We hear so much about dumbing down nowadays that it's a pleasure to find textbooks that are in the business of "braining up". (And in sociology too!) Ken Browne's book really does present sociology for the uninitiated in its true glory - and in all its complexities. But it does so in a way that will engage the interest, and often the commitment, of even our most reluctant "beginner sociologists". It is targeted at GCSE groups, but the text has a much broader value (GNVQ health and social care classes could use it to good effect and it would be useful as a starter for A-level).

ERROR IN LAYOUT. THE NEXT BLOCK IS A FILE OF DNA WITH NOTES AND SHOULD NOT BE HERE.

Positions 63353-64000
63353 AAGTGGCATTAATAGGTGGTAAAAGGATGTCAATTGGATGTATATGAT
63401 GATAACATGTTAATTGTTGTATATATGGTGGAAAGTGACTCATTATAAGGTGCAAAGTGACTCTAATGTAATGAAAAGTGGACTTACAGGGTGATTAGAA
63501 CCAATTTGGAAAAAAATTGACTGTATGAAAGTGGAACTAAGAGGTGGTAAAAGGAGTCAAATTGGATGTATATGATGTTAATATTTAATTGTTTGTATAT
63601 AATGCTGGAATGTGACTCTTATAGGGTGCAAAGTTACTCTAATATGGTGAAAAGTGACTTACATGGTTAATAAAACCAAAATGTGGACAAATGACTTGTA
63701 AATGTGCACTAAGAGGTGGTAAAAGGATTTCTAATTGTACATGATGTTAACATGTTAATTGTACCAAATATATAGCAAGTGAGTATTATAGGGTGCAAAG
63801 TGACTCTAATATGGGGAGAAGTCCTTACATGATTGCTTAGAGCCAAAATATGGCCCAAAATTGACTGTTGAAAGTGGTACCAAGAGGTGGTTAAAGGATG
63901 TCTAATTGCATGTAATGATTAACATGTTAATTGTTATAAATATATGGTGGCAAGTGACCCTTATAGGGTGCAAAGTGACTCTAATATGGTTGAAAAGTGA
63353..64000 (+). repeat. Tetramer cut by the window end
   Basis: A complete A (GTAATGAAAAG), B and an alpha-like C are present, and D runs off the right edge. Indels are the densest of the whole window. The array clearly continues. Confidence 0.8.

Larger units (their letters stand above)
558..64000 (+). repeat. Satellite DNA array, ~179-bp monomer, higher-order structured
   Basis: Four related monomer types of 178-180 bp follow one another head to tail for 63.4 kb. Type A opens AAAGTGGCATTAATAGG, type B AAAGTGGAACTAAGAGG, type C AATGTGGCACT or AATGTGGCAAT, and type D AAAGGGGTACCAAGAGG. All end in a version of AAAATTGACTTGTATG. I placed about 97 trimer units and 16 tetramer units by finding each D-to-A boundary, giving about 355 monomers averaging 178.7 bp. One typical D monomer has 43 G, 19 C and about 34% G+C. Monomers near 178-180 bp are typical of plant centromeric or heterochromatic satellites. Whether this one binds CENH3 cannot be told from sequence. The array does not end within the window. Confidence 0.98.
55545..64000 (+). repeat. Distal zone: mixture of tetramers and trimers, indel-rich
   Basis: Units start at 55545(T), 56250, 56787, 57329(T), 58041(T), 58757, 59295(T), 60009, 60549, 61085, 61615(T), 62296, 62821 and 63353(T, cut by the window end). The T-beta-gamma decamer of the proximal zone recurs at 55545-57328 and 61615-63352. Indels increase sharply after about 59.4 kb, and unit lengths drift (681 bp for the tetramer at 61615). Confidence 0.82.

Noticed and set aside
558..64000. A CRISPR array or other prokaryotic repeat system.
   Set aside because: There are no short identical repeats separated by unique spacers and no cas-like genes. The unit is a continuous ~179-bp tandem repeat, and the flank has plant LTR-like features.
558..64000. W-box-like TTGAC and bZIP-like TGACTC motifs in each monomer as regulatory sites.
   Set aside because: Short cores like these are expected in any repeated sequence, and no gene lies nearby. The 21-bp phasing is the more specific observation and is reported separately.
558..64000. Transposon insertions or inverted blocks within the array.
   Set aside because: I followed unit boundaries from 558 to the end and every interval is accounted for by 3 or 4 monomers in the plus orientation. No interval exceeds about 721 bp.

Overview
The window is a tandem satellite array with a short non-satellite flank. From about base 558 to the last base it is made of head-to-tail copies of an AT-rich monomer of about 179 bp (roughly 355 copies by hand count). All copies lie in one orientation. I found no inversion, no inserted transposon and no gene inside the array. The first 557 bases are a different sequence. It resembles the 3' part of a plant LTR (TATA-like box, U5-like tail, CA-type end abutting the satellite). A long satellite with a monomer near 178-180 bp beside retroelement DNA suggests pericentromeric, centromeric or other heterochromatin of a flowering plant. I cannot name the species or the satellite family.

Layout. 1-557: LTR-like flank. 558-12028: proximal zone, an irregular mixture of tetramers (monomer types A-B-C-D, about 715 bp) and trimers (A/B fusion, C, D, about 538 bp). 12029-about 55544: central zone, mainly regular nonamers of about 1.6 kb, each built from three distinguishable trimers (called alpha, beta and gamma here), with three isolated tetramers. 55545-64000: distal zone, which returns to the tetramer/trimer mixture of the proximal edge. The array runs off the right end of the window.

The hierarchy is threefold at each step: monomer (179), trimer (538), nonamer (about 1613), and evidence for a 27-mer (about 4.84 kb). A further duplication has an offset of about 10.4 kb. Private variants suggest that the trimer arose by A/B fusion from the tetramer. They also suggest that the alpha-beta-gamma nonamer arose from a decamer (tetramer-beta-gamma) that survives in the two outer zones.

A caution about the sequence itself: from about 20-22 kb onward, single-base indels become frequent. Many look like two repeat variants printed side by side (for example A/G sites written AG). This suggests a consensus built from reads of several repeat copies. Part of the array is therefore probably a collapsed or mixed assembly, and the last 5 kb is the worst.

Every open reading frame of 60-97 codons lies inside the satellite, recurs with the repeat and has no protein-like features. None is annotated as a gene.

But within the GCSE context it offers tremendous clarity, appropriate conceptual detail and an excellent range of illustrative material. The depth and breadth of knowledge is outstanding. Each chapter contains excellent activities and ends with a chapter summary, key term list and project suggestions.
Sociology for GCSE by Pauline Wilson and Allan Kidd will give Ken Browne a run for his money. Visually, its impact is striking. It employs recent, relevant images in colour to reinforce points made in the text. On top of this, the language used is just right for the "notional 16-year-old", but also for older students. Wilson and Kidd provide excellent guidance on study skills and exam technique. The overall effect is stimulating and is also faithful to the complexity of the subject.
Mike Moores is a lecturer in sociology at Weald College, Harrow, north London